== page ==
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Estate Planning: Preparing a Letter of Last Instructions

Josephine Turner and Martie Gillen


Figure 1. 
Figure 1. 
Credit: Dmitriy Shironosov/iStock/Thinkstock


A letter of last instructions is an informal document and one of the most helpful things you can provide for your family. The letter should express your wishes following your death. The purpose of this letter is to give your personal representative or family member the information he or she will need concerning your personal and financial matters.

You don't need an attorney to prepare it. Although this letter does not carry the legal weight of a will, it is very important because it clarifies requests to be carried out after your death. The letter provides essential information needed by your surviving family members, thereby relieving them of needless worry. Your family will be grateful for this information. Review your letter annually especially if there has been a change in the family situation such as death, divorce, or birth of child.

When writing your letter of last instruction use the following list as a guide and provide detailed information regarding the location of items (i.e., bottom right drawer of my home office desk or safe deposit box at XYZ Bank located at 1245 XYZ Street, Gainesville, Florida). Remember to sign and date your letter.

Death Notification

Prepare a list of people to notify of your death. Include their name, address, telephone number, and email address (This should be kept up to-date). Include family members, acquaintances, and organizations. Also include professionals, your accountant, attorney, broker, employer, executor, financial institutions where you have accounts, insurance agents (including automobile, life, property, home owner's/renter's, and health) , government agencies such as Social Security Office (include your Social Security number and the location of your Social Security card), and the US Department of Veterans Affairs, if appropriate.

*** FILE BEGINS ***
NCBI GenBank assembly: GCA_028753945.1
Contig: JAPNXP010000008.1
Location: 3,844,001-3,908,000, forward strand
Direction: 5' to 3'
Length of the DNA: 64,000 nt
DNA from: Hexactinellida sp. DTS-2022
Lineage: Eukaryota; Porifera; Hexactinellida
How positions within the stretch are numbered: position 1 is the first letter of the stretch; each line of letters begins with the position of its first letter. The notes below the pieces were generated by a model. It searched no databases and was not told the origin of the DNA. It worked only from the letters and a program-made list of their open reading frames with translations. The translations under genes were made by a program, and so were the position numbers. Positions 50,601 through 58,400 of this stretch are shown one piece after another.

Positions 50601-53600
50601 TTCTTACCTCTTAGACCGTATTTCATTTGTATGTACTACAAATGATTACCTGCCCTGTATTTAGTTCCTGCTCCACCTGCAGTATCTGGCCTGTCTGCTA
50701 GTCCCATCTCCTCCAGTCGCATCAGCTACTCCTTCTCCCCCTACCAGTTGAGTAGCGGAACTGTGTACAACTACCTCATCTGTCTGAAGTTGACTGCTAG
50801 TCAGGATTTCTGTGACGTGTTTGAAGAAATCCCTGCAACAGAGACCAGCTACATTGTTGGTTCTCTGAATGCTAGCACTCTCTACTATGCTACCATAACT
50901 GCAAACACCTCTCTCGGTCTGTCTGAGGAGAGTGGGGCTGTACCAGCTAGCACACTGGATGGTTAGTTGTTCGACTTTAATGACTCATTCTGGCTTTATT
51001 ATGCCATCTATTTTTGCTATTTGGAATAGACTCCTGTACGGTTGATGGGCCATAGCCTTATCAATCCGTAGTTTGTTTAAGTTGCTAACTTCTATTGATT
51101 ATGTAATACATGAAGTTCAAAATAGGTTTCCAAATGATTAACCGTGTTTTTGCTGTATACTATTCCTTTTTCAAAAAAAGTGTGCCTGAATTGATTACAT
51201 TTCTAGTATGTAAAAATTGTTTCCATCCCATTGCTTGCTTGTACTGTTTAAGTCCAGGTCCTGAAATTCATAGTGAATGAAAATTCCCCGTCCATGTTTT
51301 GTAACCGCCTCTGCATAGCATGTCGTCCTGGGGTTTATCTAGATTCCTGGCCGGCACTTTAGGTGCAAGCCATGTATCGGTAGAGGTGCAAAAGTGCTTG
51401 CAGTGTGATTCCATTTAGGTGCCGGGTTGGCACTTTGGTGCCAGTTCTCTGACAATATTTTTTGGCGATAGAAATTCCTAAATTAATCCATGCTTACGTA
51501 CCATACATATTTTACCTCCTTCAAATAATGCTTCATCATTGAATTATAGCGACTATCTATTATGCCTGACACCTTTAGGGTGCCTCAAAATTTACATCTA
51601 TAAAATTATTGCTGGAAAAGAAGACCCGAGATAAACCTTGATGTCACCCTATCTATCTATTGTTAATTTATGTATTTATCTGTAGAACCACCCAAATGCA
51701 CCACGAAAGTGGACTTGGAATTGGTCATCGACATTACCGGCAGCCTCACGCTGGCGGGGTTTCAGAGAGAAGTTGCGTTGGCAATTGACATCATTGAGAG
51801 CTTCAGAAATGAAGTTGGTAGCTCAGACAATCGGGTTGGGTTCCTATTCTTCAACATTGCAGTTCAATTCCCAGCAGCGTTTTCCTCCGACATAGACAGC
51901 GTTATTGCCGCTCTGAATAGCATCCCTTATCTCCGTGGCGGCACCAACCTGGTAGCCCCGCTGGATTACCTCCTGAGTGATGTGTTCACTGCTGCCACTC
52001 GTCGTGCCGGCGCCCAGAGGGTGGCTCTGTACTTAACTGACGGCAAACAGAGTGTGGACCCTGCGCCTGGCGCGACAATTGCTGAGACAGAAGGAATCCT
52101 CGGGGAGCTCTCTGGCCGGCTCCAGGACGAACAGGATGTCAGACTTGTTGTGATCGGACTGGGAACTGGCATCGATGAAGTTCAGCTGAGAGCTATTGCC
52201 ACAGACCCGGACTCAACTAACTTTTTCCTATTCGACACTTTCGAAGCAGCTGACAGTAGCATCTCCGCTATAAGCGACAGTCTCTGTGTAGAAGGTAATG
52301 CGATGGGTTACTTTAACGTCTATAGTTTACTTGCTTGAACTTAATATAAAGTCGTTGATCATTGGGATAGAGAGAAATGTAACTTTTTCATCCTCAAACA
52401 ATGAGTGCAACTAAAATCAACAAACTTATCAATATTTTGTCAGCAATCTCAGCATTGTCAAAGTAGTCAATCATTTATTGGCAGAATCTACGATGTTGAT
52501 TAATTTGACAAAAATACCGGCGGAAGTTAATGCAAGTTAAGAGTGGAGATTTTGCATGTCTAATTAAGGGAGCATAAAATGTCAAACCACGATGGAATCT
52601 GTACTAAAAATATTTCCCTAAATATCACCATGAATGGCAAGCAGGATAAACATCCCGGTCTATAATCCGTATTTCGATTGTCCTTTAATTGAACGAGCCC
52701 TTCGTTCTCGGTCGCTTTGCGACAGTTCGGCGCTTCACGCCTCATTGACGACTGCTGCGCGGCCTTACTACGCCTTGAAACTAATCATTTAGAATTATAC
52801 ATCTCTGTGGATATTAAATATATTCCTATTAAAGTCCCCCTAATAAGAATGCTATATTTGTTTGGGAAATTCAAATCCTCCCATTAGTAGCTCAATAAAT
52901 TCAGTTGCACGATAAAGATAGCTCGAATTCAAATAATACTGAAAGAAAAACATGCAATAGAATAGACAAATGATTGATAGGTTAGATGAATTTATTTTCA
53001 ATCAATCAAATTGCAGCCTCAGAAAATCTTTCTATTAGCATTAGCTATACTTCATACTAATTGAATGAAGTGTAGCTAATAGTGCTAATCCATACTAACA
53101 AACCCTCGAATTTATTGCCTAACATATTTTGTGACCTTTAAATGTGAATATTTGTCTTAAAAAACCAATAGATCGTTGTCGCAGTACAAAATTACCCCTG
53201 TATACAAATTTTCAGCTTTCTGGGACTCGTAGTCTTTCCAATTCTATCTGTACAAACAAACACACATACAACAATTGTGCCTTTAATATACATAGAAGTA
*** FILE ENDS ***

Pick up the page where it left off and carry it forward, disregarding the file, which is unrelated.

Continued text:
Funeral Arrangements

Describe any funeral arrangements you have already made and those that your family must make. Specify your wishes regarding the following:

  1. Organ donations

  2. Autopsy if requested

  3. Embalming

  4. Public viewing or not

  5. Body disposal

    • remains donated

    • cremated (disposal of ashes)

    • choice of coffin

    • burial and location

6. Type of service and location

7. Funeral (open casket, closed), music, speakers, and location

8. Flowers and/or donations, memorials (to whom and address)

9. Newspaper(s) to receive obituary information. You may wish to write this in advance. If so, provide the location of the document. If not, basic information with dates, names, and places will be very helpful for the person who writes it.

Death Certificates

List the number of death certificates that will be needed, usually six to twelve are needed. The funeral director or cremation service director will order as many death certificates as you request. If not, additional copies can be obtained from the Florida Department of Health. An application must be completed and submitted either in person or by mail. The application and submission instructions are available at the following website:

The following is a list of institutions that may want a certified copy of the death certificate:

  • Insurance companies (each company that insured the individual or his property will want a copy)

  • Financial institutions (banks, credit unions, mortgage companies, brokerage firms, credit card companies)

  • Pension fund(s)

  • Internal Revenue Service (IRS)

  • Social Security Administration

  • The district court in each county where the deceased owned real property.

Necessary information for your death certificate:

  • Your full name

  • Address

  • Marital status

  • Spouse's name

  • Date of birth

  • Birthplace (city and state)

  • Father's and mother's names

  • Military records/history

  • Social Security number

Personal Papers

In your letter, give the location of all of your personal documents including your will; birth, baptismal, and marriage certificates; communion and confirmation certificates; diplomas; military papers; naturalization papers; and any other documents such as divorce or adoption papers.


Provide location of registration, title, and other papers for your automobiles and other titled property.

Financial Accounts

List all checking, saving, certificates of deposit, IRA, and other financial accounts by name and institution, address of the office where the account is located, the type of account, the account number, and the names the accounts are held in (joint, single, joint with right of survivorship). Include the location of canceled checks and statements. List stocks, bonds, mutual funds, and other securities by certificate number, issuers, and cost. Include document location and identify stockbrokers/financial advisors with name, address, and telephone number.